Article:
Instead of uniting allies, the missile attack that brought down Malaysian Airlines MH17 is in danger of dividing European leaders.
The biggest question mark lies over the behaviour of the Dutch government. It is grappling with the need to look tough in its response to the killing of 193 Dutch citizens while at the same time avoiding excessive harm to its trade with Russia.
This impossible task falls to Mark Rutte, the Netherlands prime minister, who has done his best to sound both indignant and statesman-like following the disaster in which 298 passengers and crew died. The missile attack is believed to be the work of Russian separatists in Ukraine.
Images of horror at the crash site provoked the Dutch media into frenzied calls for NATO military action and elicited barbed comments about the cynical behaviour of Dutch multinationals, such as Royal Dutch Shell, Heineken and Philips, all of which have large Russian investments.
Mr. Rutte, who was a guest of honour of Russian President Vladimir Putin at the 2013 St. Petersburg international economic forum, has called for a united European Union response but has made no promises about any unilateral action by the Netherlands against Russian interests.
These would loom large in Holland, a tiny country that boasts a big international trade footprint, thanks to the port of Rotterdam, Amsterdam's Schiphol airport (the point of departure of the ill-fated flight MH17) and a liberal tax policy towards foreign holding companies. The Netherlands ranks as Russia's largest trading partner or No. 3, depending on whether you rely on Russian or International Monetary Fund statistics.
Other European politicians have already seized on the disaster as a way to bang drums and score political points. David Cameron, the British prime minister, has been urging strong action, declaring on Monday that the completion of a sale by France of helicopter carriers to Russia was now "unthinkable."
In quick response, the leader of the French socialist party, Jean-Christophe Cambadeli, called Mr. Cameron a hypocrite for harbouring so many Russian oligarchs in London. One of these, Roman Abramovich, the owner of Chelsea Football Club, is widely believed to be close to the Russian president and involved in managing the Russian leader's financial affairs.
President Putin can easily survive without a shiny new ship. He will survive less easily, if the Russian economy goes into a tailspin, a likely consequence of the much more severe financial sanctions that U.S. President Barack Obama would like to see imposed by Europe on Russia.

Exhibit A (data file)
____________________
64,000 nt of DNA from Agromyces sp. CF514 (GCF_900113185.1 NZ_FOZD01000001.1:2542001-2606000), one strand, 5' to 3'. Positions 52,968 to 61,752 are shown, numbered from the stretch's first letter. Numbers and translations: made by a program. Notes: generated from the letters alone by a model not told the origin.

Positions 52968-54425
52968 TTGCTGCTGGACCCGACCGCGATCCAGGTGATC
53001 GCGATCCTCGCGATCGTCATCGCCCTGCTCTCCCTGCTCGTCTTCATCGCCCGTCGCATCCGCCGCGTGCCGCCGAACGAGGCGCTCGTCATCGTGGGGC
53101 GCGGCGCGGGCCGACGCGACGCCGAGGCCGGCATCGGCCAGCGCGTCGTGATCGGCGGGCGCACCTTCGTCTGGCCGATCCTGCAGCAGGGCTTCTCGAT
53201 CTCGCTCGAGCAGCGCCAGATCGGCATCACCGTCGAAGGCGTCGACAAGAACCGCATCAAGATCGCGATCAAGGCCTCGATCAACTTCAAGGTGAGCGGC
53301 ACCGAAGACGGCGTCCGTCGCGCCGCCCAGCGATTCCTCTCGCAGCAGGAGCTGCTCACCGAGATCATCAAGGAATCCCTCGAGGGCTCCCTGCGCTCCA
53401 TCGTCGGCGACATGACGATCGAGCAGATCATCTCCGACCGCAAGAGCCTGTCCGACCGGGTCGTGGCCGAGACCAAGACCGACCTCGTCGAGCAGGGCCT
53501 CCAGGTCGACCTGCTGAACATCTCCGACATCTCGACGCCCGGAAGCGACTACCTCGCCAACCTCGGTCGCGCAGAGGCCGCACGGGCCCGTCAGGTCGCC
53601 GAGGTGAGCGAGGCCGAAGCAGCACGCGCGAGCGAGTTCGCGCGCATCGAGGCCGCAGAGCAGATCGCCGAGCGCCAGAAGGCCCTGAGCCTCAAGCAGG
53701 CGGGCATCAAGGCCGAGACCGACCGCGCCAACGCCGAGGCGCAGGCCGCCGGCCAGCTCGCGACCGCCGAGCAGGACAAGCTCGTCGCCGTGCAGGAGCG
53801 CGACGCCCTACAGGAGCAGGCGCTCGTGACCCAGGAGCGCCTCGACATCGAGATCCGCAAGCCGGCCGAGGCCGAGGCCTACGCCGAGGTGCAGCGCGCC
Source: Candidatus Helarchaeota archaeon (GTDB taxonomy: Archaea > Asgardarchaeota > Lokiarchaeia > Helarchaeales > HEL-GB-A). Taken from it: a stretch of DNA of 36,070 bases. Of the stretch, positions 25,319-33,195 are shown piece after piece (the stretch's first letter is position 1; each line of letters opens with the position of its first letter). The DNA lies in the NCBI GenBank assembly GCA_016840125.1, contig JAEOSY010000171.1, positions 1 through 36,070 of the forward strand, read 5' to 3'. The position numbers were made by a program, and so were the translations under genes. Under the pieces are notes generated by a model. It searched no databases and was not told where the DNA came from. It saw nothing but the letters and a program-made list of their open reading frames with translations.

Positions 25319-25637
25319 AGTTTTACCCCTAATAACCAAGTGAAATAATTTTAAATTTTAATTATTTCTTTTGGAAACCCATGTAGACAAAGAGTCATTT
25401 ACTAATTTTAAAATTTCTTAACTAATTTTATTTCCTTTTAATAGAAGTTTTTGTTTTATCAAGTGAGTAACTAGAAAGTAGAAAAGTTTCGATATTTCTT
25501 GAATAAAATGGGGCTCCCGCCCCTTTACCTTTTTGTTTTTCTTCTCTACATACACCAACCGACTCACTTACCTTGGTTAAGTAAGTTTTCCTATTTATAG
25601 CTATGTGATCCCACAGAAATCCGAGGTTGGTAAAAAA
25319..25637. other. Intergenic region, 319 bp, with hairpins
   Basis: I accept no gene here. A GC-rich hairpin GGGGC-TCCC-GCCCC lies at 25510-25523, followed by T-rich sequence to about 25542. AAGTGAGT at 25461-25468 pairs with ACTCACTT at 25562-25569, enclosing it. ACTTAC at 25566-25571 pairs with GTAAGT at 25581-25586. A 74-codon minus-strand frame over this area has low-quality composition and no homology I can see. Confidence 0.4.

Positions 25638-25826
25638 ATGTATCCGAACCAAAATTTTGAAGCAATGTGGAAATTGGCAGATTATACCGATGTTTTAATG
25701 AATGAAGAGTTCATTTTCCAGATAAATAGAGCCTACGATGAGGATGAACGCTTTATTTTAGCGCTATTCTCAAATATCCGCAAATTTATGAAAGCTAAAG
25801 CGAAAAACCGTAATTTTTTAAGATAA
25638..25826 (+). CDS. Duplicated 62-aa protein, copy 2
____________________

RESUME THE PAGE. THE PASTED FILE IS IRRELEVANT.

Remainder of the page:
The U.S. has few big trading interests with Russia and it has therefore been able to aim sanctions at a number of big companies, such as Rosneft, Gazprombank, Novatek and Vnesheconombank, with little fear that American companies will be put at risk.
Russia's economy is already flirting with recession and Morgan Stanley, in recent research, suggests the tipping count could come before the end of the year. Starved of credit, Russia will be forced into more heavily discounted loans for oil deals in Asia. The imposition of sanctions by Britain on capital raising by Russian companies in London could be the last straw, if Britain pulls the plug.
The wider question, though, is whether such a stern option would be welcome in Europe's capitals. A Russian financial and economic collapse would not be without its wider victims. It is not just the fear of gas cut-offs to the vulnerable states on Europe's eastern fringe but the wider consequence of an investment choke on a major European trading partner, which would send energy prices soaring, and push weak European states into recession.
It is a political and moral conundrum for the 21st century. Should the world grit its teeth and refuse to treat with an increasingly violent and corrupt neighbour, risking severe damage to itself or should it, once again, bluster but keep its sword in its sheath?
As with all big moral questions, the choices on the table are awful, and those charged with the decisions are weak and fearful.